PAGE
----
Thursday, December 23, 2010


Looking through the coupe's window, Lucas checks in on Mackenzie Phillips.
(Portions of this text originally appeared in an Oct. 2, 1998 article in 
Entertainment Weekly by Steve Daly.)
A revisionist ethos motivated George Lucas to spruce up the Star Wars "special editions" released in 1997. And, according to spokesperson Lynne Hale, when Lucas first learned that Universal Studios Home Video was going to be issuing a 25th-anniversary edition of American Graffiti, he got the urge to airbrush the past again. "That opening shot always really bugged him," Hale said with indignation.

Glance at earlier video editions of Graffiti ('cause everybody still owns a VCR, right?) and you'll see why. The credits unfold over a grainy photo of Mel's Drive-In, a compromise required after a camera malfunction prevented a better shot. Production notes reveal that while filming at Mels Drive-in on 7/17/72, Lucas' favorite Eclaire camera fell off the tripod and was badly damaged.  As a result, the sky is washedout, making it hard to tell that the time of day is sunset--a detail crucial to establishing the movie's dusk-to-dawn time frame. 

A sunset added to the first shot makes a rosier picture

 For the 1998 tape, laserdisc, and DVD editions, Lucas had his special-effects experts at Industrial Light & Magic execute a "sky replacement." Out went the drab pale blue, along with a building in the background (to help disguise the fact that it was filmed in the metropolis, San Francisco); in went a gorgeously glowing vista--a still photo enhanced
via computer.

4-song soundtrack sampler included with 25th-anniversary VHS edition
This was not the first time the writer/director had altered the film.  In 1978 when many of its then-unknown stars became famous, the studio planned to distribute the film for theatrical re-release. Learning this Lucas and crew set about making changes which were going to add to the overall experience of the film. It was re-edited, three scenes were added and the soundtrack was re-mixed in Dolby Stereo.  In addition, the date of John Milner's death was changed from June 1964 to December 1964 in the post-script.  Purists might complain, but Lucas himself says, "My feeling is, an artist is allowed to work on his projects until such time as he dies."  The DVD was released in the original wide-screen format but if you wanted the 25th-Anniversary, VHS edition you had a choice of widescreen or the miserable pan-and-scan format.  Each sold separately..   Also new to the DVD at the time was the incredible 78-minute making-of documentary with reminiscences by Lucas, Harrison Ford, Cindy Williams, Ron Howard, and the rest of the cast.  For the VHS release the documentary was cut to 10 minutes.  For all its downfalls, the VHS packaging was kinda cool 'cause it came with a funny-shaped 4-song promo disc, not available elsewhere.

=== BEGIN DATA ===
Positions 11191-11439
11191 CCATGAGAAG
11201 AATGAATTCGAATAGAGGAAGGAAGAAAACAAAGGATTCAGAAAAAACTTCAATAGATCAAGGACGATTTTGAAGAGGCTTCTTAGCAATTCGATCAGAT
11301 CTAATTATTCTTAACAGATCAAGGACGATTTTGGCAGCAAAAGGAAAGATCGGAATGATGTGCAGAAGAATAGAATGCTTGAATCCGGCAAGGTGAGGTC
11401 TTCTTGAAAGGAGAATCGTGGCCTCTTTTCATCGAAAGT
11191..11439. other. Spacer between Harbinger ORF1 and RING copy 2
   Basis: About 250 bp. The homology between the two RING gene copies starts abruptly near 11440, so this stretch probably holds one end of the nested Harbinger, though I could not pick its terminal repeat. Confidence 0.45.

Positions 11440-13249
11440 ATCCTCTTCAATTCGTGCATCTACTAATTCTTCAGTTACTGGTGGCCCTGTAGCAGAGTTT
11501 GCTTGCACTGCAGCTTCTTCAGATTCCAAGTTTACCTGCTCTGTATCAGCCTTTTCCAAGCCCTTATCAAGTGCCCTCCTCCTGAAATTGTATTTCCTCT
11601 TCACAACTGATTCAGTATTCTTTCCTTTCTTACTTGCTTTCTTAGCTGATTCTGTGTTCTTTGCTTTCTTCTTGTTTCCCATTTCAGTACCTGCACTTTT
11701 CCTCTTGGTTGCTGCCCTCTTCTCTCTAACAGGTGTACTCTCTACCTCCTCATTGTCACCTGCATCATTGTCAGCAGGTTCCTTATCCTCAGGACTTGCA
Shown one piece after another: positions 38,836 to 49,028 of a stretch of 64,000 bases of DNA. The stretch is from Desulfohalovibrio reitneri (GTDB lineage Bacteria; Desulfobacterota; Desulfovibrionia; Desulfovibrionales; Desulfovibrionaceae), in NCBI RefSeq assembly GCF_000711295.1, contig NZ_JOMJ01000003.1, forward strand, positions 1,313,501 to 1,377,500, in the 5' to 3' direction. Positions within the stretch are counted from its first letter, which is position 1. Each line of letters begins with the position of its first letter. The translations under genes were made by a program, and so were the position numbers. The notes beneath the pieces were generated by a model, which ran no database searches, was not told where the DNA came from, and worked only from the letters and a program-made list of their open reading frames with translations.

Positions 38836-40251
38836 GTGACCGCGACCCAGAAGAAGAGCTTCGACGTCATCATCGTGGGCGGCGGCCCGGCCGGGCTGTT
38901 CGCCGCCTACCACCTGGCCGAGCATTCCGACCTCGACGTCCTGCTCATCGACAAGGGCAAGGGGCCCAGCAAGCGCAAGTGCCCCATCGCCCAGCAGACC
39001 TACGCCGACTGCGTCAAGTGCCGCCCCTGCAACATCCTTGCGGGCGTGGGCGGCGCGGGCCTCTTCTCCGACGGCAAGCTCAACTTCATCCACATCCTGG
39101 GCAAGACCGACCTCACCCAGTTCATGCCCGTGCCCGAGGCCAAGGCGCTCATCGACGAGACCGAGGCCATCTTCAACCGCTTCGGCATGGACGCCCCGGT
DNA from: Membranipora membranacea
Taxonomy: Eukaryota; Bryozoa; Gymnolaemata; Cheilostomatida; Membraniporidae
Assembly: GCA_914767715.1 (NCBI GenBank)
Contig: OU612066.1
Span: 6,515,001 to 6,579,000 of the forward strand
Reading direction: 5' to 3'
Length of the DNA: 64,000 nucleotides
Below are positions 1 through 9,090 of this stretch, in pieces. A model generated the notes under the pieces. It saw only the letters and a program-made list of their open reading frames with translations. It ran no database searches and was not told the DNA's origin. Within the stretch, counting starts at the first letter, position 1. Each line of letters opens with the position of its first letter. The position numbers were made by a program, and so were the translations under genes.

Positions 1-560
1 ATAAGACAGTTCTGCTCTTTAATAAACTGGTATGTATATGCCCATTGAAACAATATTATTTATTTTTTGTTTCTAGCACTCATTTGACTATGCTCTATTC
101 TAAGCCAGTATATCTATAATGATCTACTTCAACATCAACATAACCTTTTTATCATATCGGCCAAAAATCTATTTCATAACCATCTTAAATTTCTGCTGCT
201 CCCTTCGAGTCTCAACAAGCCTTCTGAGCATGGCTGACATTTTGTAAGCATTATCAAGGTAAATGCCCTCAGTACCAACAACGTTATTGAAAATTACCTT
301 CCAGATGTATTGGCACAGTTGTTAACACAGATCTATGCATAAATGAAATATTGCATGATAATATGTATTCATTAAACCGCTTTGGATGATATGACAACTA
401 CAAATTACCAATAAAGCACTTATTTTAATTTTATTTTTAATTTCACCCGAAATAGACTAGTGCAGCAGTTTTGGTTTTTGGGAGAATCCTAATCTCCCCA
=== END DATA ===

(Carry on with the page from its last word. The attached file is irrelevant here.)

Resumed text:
I think the revised shot is an improvement. The hell with purity; it is a welcome grace note to Lucas' cinematic masterpiece. Now leave it alone, George!   I wonder if there will be any surprises for the Blu-ray edition?  The 3-hour director's cut, perhaps?  Well, one can dream can't he?

My absolute favorite American Graffiti photo.



•    Alternate versions of American Graffiti.  Internet Movie Database.  Retrieved 12/26/2010.
•    American Graffiti, Collector’s Edition. [DVD] (1973, 1998). High School Reunion Collection.  Universal Studios.
•    American Graffiti [VHS] (1973, 1998). Universal Studios.
•    Daly, Steve. (1998). Entertainment Weekly. Issue 452, p77.
•    Hearn, Marcus.  (2005).  The Cinema of George Lucas. Harry N. Abrams. 

Wednesday, December 22, 2010


Before their appearance in American Graffiti many of the cast made guest appearances on popular TV shows.  A young, Bo Hopkins was one such person. The same year that he was featured in the Sam Peckinpah landmark western, THE WILD BUNCH, Bo Hopkins appeared in a first season episode of THE MOD SQUAD.  Originally broadcast on April 15, 1969, the episode was called, A SEAT BY THE WINDOW and featured 26-yr-old Bo as an unbalanced bus rider named Tom.

BACKGROUND: The year was 1969, the Age of Aquarius.  Short hair was out, long hair was in.  The world was a different place.  Nothing could contrast more with the kids in AMERICAN GRAFFITI than the hip young people portrayed in the MOD SQUAD TV series.  THE MOD SQUAD were three young outcasts (Michael Cole as Pete,
Clarence Williams III as Linc and Peggy Lipton as Julie), who had a run-in with the law.  All three were on probation when they were recruited by the police to form a special 'youth squad' to infiltrate the counter-culture crime world as undercover cops. Created and co-produced by the legendary TV mogul Aaron Spelling, the show had real street cred with three hip cops who walked the walk and talked the talk, "Groovy, brother," they didn't pack heat or bust their own. Each week the three of them, wearing love beads, would expose criminals who preyed upon youth. The series featured relevant themes such as narcotics, gangs, slum lords, and racists. Originally broadcast on Tuesday nights at 7:30, the show was a hit among young people and it received numerous Emmy and Golden Globe Award nominations during its five season run (1968-73). If you want to learn more about this groovy show then you'll have to check out this webpage: